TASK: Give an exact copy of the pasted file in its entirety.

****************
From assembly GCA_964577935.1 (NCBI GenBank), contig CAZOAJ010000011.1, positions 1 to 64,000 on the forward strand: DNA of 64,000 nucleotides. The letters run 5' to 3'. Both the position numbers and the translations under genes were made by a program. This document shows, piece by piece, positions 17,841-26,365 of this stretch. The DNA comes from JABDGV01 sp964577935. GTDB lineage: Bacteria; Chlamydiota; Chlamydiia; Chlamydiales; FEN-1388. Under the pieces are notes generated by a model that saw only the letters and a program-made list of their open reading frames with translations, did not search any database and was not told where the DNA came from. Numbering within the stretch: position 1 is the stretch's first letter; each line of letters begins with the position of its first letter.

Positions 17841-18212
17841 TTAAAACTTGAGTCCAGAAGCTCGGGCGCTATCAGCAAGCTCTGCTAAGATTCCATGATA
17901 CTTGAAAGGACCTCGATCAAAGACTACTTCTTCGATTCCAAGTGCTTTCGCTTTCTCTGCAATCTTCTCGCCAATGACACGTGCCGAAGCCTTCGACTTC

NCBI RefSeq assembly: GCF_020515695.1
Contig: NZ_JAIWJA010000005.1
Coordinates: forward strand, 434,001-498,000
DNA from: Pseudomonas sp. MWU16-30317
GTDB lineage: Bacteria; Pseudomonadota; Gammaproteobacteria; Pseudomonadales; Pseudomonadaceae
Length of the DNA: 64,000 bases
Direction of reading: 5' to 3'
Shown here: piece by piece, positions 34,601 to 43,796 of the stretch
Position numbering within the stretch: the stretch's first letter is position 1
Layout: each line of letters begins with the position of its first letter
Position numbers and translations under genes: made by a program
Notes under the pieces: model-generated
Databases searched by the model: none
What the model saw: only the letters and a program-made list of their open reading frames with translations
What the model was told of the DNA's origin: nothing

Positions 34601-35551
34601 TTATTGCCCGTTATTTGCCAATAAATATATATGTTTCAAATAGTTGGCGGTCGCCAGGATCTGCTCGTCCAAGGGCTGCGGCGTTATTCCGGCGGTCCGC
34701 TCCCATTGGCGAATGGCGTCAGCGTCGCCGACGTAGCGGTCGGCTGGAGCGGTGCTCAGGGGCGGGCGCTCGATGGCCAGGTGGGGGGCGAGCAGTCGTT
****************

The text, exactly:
From assembly GCA_964577935.1 (NCBI GenBank), contig CAZOAJ010000011.1, positions 1 to 64,000 on the forward strand: DNA of 64,000 nucleotides. The letters run 5' to 3'. Both the position numbers and the translations under genes were made by a program. This document shows, piece by piece, positions 17,841-26,365 of this stretch. The DNA comes from JABDGV01 sp964577935. GTDB lineage: Bacteria; Chlamydiota; Chlamydiia; Chlamydiales; FEN-1388. Under the pieces are notes generated by a model that saw only the letters and a program-made list of their open reading frames with translations, did not search any database and was not told where the DNA came from. Numbering within the stretch: position 1 is the stretch's first letter; each line of letters begins with the position of its first letter.

Positions 17841-18212
17841 TTAAAACTTGAGTCCAGAAGCTCGGGCGCTATCAGCAAGCTCTGCTAAGATTCCATGATA
17901 CTTGAAAGGACCTCGATCAAAGACTACTTCTTCGATTCCAAGTGCTTTCGCTTTCTCTGCAATCTTCTCGCCAATGACACGTGCCGAAGCCTTCGACTTC

NCBI RefSeq assembly: GCF_020515695.1
Contig: NZ_JAIWJA010000005.1
Coordinates: forward strand, 434,001-498,000
DNA from: Pseudomonas sp. MWU16-30317
GTDB lineage: Bacteria; Pseudomonadota; Gammaproteobacteria; Pseudomonadales; Pseudomonadaceae
Length of the DNA: 64,000 bases
Direction of reading: 5' to 3'
Shown here: piece by piece, positions 34,601 to 43,796 of the stretch
Position numbering within the stretch: the stretch's first letter is position 1
Layout: each line of letters begins with the position of its first letter
Position numbers and translations under genes: made by a program
Notes under the pieces: model-generated
Databases searched by the model: none
What the model saw: only the letters and a program-made list of their open reading frames with translations
What the model was told of the DNA's origin: nothing

Positions 34601-35551
34601 TTATTGCCCGTTATTTGCCAATAAATATATATGTTTCAAATAGTTGGCGGTCGCCAGGATCTGCTCGTCCAAGGGCTGCGGCGTTATTCCGGCGGTCCGC
34701 TCCCATTGGCGAATGGCGTCAGCGTCGCCGACGTAGCGGTCGGCTGGAGCGGTGCTCAGGGGCGGGCGCTCGATGGCCAGGTGGGGGGCGAGCAGTCGTT